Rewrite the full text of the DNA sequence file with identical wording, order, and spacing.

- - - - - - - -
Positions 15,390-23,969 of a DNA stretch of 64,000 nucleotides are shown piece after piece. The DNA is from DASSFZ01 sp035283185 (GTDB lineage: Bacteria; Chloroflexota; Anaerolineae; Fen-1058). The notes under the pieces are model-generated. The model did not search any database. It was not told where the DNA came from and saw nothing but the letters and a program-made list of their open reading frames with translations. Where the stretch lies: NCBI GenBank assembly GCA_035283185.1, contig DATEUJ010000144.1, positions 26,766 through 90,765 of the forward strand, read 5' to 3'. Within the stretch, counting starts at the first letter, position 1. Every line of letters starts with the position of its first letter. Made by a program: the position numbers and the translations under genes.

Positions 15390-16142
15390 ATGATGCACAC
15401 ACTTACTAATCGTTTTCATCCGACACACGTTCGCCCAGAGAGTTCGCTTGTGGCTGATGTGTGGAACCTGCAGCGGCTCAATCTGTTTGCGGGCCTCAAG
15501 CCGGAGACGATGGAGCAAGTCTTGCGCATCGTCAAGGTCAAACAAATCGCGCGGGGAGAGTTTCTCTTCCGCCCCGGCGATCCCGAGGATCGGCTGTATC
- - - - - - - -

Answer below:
Positions 15,390-23,969 of a DNA stretch of 64,000 nucleotides are shown piece after piece. The DNA is from DASSFZ01 sp035283185 (GTDB lineage: Bacteria; Chloroflexota; Anaerolineae; Fen-1058). The notes under the pieces are model-generated. The model did not search any database. It was not told where the DNA came from and saw nothing but the letters and a program-made list of their open reading frames with translations. Where the stretch lies: NCBI GenBank assembly GCA_035283185.1, contig DATEUJ010000144.1, positions 26,766 through 90,765 of the forward strand, read 5' to 3'. Within the stretch, counting starts at the first letter, position 1. Every line of letters starts with the position of its first letter. Made by a program: the position numbers and the translations under genes.

Positions 15390-16142
15390 ATGATGCACAC
15401 ACTTACTAATCGTTTTCATCCGACACACGTTCGCCCAGAGAGTTCGCTTGTGGCTGATGTGTGGAACCTGCAGCGGCTCAATCTGTTTGCGGGCCTCAAG
15501 CCGGAGACGATGGAGCAAGTCTTGCGCATCGTCAAGGTCAAACAAATCGCGCGGGGAGAGTTTCTCTTCCGCCCCGGCGATCCCGAGGATCGGCTGTATC